NEW YORK (

TheStreet

) -- Home prices continued to fall during the third quarter according to the S&P/Case-Shiller home price index.

The index rose 0.1% in September, but posted a year-over-year decline of 3.9% for the three-month period. Economists expected the index to fall 3% year-over-year according to Thomson Reuters after declining 5.8% in the second quarter..

"Nationally, home prices are back to their first quarter of 2003 levels," said the report.

In September, 14 of the 20 cities showed home prices improving. However, only Detroit and Washington DC reported positive annual growth rates for the month.

"Over the last year, home prices in most cities drifted lower," said David Blitzer, chairman of the index committee at S&P Indices. "The plunging collapse of prices seen in 2007-2009 seems to be behind us. Any chance for a sustained recovery will probably need a stronger economy."

The home price index was the second read on housing this week.

Sales of new homes rose 1.3% in October according to a Census Bureau report released Monday.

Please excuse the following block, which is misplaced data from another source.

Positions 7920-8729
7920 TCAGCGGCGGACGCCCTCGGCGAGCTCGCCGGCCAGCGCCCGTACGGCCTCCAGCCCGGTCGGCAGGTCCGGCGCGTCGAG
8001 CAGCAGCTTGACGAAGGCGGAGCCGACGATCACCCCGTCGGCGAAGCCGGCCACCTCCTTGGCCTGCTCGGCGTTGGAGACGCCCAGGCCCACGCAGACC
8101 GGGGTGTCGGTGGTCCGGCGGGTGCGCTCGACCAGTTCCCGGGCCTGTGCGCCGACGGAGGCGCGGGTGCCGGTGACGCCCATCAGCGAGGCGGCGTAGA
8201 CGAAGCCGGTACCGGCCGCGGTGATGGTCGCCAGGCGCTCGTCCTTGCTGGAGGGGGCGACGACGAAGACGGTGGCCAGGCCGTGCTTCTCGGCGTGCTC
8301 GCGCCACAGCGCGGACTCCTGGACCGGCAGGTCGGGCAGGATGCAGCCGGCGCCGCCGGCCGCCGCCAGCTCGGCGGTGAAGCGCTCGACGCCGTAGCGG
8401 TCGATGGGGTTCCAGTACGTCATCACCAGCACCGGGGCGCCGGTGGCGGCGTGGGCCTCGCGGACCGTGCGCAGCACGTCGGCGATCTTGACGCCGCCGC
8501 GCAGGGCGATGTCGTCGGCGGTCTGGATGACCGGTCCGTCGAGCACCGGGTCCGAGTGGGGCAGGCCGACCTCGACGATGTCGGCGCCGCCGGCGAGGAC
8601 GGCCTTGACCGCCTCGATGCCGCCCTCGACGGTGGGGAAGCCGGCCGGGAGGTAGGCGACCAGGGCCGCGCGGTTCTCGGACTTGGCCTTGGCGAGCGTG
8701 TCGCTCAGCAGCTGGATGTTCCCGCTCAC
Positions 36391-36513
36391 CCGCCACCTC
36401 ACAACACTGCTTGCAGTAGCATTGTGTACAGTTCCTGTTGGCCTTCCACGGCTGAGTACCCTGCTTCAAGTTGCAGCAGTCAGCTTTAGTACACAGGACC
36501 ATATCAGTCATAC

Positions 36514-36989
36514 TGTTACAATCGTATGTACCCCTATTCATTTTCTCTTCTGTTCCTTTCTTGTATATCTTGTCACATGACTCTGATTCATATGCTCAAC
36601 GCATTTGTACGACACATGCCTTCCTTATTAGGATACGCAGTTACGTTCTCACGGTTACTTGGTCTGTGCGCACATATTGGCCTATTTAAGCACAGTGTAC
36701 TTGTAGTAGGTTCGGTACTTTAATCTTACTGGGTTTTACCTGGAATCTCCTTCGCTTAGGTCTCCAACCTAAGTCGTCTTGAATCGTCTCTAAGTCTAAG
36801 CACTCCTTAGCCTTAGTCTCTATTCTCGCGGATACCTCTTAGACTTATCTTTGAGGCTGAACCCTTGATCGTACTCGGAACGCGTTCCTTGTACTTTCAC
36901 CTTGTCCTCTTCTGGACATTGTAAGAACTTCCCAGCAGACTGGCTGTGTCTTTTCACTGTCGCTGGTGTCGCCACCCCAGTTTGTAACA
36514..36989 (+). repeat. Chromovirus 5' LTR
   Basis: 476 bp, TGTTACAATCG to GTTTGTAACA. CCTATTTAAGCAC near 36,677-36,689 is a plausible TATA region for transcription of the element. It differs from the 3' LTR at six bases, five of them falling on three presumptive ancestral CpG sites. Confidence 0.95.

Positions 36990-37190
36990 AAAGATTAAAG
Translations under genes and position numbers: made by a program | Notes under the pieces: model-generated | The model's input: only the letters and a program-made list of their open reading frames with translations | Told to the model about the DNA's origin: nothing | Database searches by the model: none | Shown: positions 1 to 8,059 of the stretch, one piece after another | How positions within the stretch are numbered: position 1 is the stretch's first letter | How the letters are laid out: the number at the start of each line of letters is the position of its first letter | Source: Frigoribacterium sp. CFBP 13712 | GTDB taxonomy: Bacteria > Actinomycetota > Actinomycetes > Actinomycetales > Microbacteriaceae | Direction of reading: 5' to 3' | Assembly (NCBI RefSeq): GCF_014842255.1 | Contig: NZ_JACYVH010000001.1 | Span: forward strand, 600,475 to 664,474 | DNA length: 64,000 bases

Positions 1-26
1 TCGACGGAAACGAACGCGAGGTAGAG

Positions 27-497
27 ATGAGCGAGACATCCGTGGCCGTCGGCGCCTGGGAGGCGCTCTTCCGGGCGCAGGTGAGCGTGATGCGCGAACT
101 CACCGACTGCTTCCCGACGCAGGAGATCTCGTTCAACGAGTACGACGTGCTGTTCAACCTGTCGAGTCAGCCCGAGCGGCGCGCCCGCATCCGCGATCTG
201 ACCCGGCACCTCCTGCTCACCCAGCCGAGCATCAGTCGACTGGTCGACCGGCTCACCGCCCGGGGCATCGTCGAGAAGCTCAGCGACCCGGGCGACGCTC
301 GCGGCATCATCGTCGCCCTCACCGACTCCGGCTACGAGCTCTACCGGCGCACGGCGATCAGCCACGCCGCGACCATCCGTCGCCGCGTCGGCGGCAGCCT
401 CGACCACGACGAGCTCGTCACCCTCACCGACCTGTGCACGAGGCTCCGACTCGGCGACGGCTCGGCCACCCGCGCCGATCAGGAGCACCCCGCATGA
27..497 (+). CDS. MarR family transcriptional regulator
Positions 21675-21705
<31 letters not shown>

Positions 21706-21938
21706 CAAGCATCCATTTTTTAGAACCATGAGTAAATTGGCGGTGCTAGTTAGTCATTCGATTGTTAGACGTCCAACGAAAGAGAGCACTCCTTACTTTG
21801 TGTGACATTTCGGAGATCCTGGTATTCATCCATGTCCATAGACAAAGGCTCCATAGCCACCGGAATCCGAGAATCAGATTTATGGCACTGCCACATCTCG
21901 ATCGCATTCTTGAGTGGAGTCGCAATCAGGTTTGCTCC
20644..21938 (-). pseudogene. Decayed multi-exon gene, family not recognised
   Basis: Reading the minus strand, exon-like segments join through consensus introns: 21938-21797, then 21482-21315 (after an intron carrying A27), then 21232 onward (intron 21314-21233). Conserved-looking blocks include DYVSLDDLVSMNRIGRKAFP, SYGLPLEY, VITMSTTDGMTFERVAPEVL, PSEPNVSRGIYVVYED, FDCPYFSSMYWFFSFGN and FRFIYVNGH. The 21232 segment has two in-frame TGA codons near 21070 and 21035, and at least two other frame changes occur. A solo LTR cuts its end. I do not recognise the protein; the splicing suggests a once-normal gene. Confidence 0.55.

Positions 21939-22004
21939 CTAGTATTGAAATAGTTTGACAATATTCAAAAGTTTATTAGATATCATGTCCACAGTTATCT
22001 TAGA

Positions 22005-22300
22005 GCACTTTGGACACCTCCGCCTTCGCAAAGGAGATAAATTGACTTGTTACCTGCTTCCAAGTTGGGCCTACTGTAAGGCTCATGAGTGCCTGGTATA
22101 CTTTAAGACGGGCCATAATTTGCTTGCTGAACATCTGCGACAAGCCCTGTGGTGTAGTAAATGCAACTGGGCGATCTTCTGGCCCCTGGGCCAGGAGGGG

Single-family home sales rose to an adjusted annual rate of 307,000 from a revised 303,000 in September.

Economists surveyed by Reuters expected sales to have increased to 315,000 annualized units from the originally reported 313,000 units in September.

The average sales price for October was $242,300, and there is an estimated 6.3 month housing supply at current sales rates.

-- Written by Ross Tucker in New York.

>To contact the writer of this article, click here:

Ross Tucker

.

>To follow the writer on Twitter, go to

http://twitter.com/rosstucker

.

>To submit a news tip, send an email to:

tips@thestreet.com

.